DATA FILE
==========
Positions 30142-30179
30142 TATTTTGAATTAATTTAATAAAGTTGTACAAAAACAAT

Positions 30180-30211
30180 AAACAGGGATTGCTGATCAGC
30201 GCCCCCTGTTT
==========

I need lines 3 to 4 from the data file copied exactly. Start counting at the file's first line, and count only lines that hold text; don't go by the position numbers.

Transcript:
Positions 30180-30211
30180 AAACAGGGATTGCTGATCAGC